______________________________________Class          Conditions______________________________________4              No change3              Slightly faded2              Faded but discriminatable1              Substantially disappeared______________________________________

F) The storage durability was evaluated in four classes by exposing a paper sheet to direct sunlight for 10 days, and observing the exposed paper sheet by the naked eye.

______________________________________Class          Conditions______________________________________4              No change3              Slightly faded2              Faded but discriminatable1              Substantially disappeared______________________________________

G) The resistance to curling and cockling was evaluated in four classes, by observing the conditions of the printed sheet by the naked eye.

______________________________________Class        Conditions______________________________________4            No curling and undulation3            Very little curling and undulation2            Little curling and undulation1            Significant curling and undulation______________________________________ The test results are shown in Table 1.
Example 2

The same procedures as in Example 1 were carried out, with the following exceptions.

The neutral paper sheet for the substrate sheet was prepared in the following manner.

A pulp slurry was prepared by suspending 100 kg of bleached hard wood kraft pulp, 25 kg of precipitated calcium carbonate, 200 g of cationic starch, 100 g of a paper-reinforcing agent and 200 g of a sizing agent comprising an alkylketone compound in 5000 kg of water, and subjecting the slurry to the conventional paper-making process.

The resultant wet paper sheet was dried from a water content of 75% by weight to a moisture content of 5% by weight, by using a multi-cylinder type dryer, the dried paper sheet was moistened to a moisture content of 7.5%, by using a static electric moistening apparatus, and the moistened paper sheet was reeled up under a tension of 200 g/cm. The resultant conditioned fine paper sheet had a basis weight of 65 g/m2, a Bekk smoothness of the felt side of 35 seconds, a Bekk smoothness of the wire side of 28 seconds, and a Stoechigt sizing degree of 5 seconds.

The test results are shown in Table 1.

Example 3

The same procedures as in Example 2 were carried out, with the following exceptions.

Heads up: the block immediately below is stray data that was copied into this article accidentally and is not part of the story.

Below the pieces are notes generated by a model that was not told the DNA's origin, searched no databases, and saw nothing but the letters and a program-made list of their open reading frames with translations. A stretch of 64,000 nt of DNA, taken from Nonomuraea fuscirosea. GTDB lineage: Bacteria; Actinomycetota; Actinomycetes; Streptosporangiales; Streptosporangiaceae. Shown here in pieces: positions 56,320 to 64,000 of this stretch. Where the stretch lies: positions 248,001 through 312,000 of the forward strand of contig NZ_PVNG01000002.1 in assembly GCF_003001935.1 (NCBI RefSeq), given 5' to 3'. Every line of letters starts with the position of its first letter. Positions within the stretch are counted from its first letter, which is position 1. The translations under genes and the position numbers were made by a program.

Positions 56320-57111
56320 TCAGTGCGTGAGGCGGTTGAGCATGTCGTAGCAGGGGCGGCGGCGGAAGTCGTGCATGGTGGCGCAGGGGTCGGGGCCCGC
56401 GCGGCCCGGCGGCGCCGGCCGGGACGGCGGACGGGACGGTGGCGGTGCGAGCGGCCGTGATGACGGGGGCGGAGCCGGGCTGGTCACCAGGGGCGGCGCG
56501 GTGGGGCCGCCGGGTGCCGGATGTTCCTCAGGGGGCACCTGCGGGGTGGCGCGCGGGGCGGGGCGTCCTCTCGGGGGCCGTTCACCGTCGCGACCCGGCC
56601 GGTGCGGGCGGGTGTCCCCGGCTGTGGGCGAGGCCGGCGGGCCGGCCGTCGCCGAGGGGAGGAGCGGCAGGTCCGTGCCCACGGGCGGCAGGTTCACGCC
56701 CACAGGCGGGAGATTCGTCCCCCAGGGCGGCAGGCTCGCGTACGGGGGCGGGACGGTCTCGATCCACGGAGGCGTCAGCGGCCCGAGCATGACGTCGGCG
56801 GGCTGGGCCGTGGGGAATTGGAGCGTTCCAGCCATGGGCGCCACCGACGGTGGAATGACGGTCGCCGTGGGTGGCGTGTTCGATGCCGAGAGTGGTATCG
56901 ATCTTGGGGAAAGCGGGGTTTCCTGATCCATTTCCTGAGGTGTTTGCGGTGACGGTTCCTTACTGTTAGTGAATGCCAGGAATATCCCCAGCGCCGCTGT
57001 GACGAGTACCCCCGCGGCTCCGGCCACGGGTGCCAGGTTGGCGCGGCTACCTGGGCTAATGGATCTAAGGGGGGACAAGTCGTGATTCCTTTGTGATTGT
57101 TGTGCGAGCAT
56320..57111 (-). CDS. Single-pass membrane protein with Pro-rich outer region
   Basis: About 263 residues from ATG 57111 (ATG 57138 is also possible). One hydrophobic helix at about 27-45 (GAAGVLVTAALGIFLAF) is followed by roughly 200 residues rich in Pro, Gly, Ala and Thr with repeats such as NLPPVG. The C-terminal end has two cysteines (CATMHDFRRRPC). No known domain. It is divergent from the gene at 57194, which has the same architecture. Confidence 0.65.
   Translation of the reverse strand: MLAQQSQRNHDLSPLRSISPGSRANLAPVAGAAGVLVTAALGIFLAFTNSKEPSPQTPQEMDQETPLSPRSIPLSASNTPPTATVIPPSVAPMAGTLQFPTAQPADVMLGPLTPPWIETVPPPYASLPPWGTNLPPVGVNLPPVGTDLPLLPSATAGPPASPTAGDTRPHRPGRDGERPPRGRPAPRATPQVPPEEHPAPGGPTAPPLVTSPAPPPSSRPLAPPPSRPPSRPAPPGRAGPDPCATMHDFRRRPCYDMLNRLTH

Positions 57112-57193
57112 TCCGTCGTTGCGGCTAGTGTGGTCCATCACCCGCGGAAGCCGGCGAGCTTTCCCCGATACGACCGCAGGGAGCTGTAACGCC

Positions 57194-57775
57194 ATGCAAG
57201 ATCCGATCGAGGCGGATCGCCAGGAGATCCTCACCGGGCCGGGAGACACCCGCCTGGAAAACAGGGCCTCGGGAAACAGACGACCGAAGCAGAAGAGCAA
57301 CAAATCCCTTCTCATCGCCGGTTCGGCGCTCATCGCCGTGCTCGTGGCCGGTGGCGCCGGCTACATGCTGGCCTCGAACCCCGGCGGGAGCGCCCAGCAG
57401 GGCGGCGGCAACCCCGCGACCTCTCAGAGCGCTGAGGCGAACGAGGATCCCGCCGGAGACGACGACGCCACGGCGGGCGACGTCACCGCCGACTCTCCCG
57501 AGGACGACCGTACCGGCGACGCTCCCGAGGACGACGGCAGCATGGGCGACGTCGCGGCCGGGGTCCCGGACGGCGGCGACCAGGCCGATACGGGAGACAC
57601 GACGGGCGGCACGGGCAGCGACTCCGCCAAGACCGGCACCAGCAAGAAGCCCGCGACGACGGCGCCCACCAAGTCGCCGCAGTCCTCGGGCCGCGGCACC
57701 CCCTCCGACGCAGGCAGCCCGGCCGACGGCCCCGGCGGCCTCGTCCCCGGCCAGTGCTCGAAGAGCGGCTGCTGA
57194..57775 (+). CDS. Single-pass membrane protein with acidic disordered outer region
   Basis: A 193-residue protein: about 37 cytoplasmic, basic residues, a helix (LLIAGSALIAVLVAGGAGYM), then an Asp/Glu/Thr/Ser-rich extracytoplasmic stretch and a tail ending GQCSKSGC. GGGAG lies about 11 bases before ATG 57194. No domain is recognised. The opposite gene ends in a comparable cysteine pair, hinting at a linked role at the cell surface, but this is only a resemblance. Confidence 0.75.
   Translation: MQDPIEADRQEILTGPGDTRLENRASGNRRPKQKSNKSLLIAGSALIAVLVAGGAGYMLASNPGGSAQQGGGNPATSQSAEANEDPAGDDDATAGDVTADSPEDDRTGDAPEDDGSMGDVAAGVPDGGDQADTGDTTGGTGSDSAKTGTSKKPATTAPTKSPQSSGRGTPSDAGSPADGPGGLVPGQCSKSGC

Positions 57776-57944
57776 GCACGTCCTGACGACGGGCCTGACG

The sizing agent comprised an alkenylsuccinic anhydride and was used in an amount of 80 g.

The resultant conditioned fine paper sheet had a basis weight of 75 g/m2, a Bekk smoothness of the felt side surface of 53 seconds, a Bekk smoothness of the wire side surface of 48 seconds, and a Stoechigt sizing degree of 12 seconds. Also, after soaking in water, the paper sheet had an elongation of 2.0% in the machine direction and 1.7% in the cross direction, and a ratio of the machine directional elongation to the cross-directional elongation in water of 1.18:1.

The test results are shown in Table 1.

Comparative Example 1

The same procedures as in Example 1 were carried out, with the following exceptions.

In the drying step by the multi-cylinder type dryer, the wet paper sheet was dried from a water content of 75% by weight to a moisture content of 8% by weight.

The dried fine paper sheet had a basis weight of 56 g/m2, a Bekk smoothness of the felt side surface of 35 seconds, a Bekk smoothness of the wire side surface of 28 seconds, and a Stoechigt sizing degree of 9 seconds.

Also, the paper sheet had an elongation in water of 4.1% in the cross direction and a standard deviation in elongation in water of 47%, determined at a square unit area of 1 cm × 1 cm of the sheet.

A coating color paste for the ink image-receiving layer had the following composition.

______________________________________Component            Part by weight______________________________________Fine silica particles                100(Mizukasil P78A)Polyvinyl alcohol (PVA 117)                20Polyethyleneimine quart-ammonium                10salt (made by Nihon ShokubaiKagaku K.K.)______________________________________

The ink image-receiving layer had a water absorption of 25 ml/m2, as determined by the Bristow method at an absorption time of 5 seconds.

The test results are shown in Table 1.

Comparative Example 2

The same procedures as in Example 2 were carried out, with the following exceptions.